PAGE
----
In order to balance its 2012 operating budget, Riverside’s village manager is recommending another year of salary freezes, furlough days, limits on equipment purchases and a recommendation to forego a planned contribution from the general operating fund to pay for new village vehicles.

According to a draft of the budget, which is available on the village’s website (, officials were predicting an operating deficit of $443,000 before figuring in recommended cuts in spending.

The 2012 budget assumes zero-percent pay raises for all village workers including, for the first time, union employees – public works and police – currently negotiating new contracts.

Village Manager Peter Scalera has also recommended six furlough days for all non-union and public works employees, which would save $34,200.

The biggest cost savings would come from deferring a planned $242,000 contribution to the village’s vehicle replacement fund, which pays for things like new police squad cars.

Village trustees also deferred a planned $254,000 contribution to the vehicle replacement fund in 2011.

Factoring in the cuts, officials say the $8.05 million operating budget will be balanced by the scant margin of $332.

“The slow recovery of the national economy and continued financial difficulties of the state continue to impact Riverside,” wrote Scalera in his budget letter to the village’s board of trustees. “For this reason it is important that we address the structural deficit and lack of revenue to ensure village services are not reduced or eliminated in the future.”

While the village board has weighed some decisions regarding that structural deficit, mainly regarding capital spending after 2015, the 2012 budget follows the pattern of past budgets. Staff has recommended cuts to close the projected operating deficit in order to achieve a balanced budget.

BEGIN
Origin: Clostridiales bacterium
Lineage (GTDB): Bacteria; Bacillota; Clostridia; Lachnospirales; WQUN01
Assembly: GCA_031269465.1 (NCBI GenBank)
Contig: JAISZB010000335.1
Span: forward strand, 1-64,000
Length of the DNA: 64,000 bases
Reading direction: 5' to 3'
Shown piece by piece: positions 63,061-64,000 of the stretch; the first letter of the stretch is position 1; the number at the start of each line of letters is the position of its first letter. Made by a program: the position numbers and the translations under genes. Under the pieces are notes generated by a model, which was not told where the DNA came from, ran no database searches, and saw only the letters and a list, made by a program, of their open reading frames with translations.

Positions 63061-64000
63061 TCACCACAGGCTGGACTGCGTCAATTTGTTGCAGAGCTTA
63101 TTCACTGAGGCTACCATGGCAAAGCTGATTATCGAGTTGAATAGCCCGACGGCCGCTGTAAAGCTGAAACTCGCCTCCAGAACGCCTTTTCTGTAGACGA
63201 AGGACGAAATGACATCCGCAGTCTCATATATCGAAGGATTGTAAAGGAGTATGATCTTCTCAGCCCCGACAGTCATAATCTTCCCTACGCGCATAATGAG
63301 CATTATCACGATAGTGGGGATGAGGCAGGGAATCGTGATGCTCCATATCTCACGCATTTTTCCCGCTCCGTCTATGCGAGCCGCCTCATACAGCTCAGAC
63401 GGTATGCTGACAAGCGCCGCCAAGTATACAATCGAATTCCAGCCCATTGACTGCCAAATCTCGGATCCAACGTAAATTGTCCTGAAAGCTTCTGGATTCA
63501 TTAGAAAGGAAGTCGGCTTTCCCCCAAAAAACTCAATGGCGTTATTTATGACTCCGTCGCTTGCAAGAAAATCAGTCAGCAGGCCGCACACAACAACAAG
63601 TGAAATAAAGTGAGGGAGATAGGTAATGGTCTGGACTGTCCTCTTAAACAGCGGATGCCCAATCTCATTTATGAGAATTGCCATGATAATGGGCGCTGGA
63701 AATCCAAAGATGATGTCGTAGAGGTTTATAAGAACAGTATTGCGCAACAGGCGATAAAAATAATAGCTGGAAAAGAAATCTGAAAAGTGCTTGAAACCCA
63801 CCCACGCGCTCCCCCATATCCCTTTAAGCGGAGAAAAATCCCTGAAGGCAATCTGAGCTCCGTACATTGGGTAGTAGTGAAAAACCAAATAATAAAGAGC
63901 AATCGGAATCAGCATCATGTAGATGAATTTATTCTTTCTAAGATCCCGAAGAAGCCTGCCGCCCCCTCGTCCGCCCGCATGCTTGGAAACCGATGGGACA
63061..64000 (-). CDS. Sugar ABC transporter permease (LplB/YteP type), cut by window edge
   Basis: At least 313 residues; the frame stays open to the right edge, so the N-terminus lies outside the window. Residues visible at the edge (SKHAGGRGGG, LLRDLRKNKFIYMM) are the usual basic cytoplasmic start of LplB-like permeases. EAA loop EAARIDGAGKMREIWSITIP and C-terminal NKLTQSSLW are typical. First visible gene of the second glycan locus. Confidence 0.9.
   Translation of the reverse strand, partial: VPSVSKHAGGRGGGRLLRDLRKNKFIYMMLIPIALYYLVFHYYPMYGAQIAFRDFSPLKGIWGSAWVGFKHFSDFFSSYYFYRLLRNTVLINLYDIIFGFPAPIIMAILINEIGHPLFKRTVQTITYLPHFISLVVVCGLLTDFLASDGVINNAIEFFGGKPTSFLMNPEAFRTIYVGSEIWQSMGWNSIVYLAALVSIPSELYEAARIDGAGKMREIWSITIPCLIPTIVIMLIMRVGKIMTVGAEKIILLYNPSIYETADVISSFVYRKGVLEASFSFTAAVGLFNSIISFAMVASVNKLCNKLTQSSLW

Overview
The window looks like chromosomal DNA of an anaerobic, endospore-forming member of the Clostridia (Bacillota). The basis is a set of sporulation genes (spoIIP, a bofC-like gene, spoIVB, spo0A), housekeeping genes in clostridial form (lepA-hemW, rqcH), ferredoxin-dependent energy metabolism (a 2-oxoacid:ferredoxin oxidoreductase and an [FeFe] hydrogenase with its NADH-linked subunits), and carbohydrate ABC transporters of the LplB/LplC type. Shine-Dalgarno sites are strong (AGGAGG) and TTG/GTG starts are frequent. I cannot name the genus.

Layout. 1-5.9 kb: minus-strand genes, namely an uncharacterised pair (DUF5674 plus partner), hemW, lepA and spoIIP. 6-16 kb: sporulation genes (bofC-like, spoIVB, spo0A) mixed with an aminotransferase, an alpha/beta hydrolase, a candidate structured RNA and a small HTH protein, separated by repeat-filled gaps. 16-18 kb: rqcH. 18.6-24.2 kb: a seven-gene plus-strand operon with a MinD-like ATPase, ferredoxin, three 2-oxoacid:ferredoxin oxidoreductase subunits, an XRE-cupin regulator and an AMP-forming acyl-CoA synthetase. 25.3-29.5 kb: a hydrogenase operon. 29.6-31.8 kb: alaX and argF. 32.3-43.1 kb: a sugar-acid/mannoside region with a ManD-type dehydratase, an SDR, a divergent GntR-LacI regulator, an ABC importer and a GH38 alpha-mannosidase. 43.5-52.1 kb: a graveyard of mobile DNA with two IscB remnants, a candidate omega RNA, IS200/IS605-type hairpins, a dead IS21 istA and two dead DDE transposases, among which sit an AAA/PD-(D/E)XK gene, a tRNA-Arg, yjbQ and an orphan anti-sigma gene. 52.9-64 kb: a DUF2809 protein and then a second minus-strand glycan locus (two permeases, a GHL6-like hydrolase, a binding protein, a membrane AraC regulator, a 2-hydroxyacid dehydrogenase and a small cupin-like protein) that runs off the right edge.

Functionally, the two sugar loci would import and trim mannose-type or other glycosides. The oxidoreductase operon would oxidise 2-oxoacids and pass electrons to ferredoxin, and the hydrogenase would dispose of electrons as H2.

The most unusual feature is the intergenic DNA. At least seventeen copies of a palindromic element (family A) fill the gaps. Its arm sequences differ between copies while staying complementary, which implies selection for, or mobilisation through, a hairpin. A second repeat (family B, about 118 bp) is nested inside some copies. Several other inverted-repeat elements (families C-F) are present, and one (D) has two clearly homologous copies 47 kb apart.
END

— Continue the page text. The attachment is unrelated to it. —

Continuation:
Whether the village board will agree to any or all of the recommended cuts will be hashed out at a budget workshop meeting scheduled for 7 p.m. on Wednesday, Oct. 19 at the township hall, 27 Riverside Road.

Last year, for example, the village board agreed to withhold a contribution to the vehicle replacement fund, freeze the salaries of non-union staff and other cuts. At the same time, the board agreed to hire another police officer and declined to cut a position in the public works department. A projected $251,500 deficit was to be covered by cash reserves.

As it turns out, Riverside Finance Director Kevin Wachtel is projecting that the village will end 2011 with a $318,000 operating surplus. It’s the third operating surplus the village will record in the past four years.

Some of that savings comes as a result of positions that went unfilled in 2011. The board had budgeted $40,000 for an economic development director, but never hired anyone for the job. In public works, only four seasonal workers were hired in 2011, versus the six budgeted for. The recommendation in 2012 is to keep the seasonal work force in public works at four.

The village also spent almost $100,000 less in 2011 than it projected for paramedic services. The 2011 budget also reflects the fact that planned raises for public works employees were never implemented, because those employees have been working without a contract since Dec. 31, 2010.

Other savings have come from smaller operational spending cuts throughout the year, said Wachtel, like limiting spending on staff training, phone system expenses, for example.

“We continue to be mindful of everything we spend on an ongoing, day-to-day basis,” Wachtel said.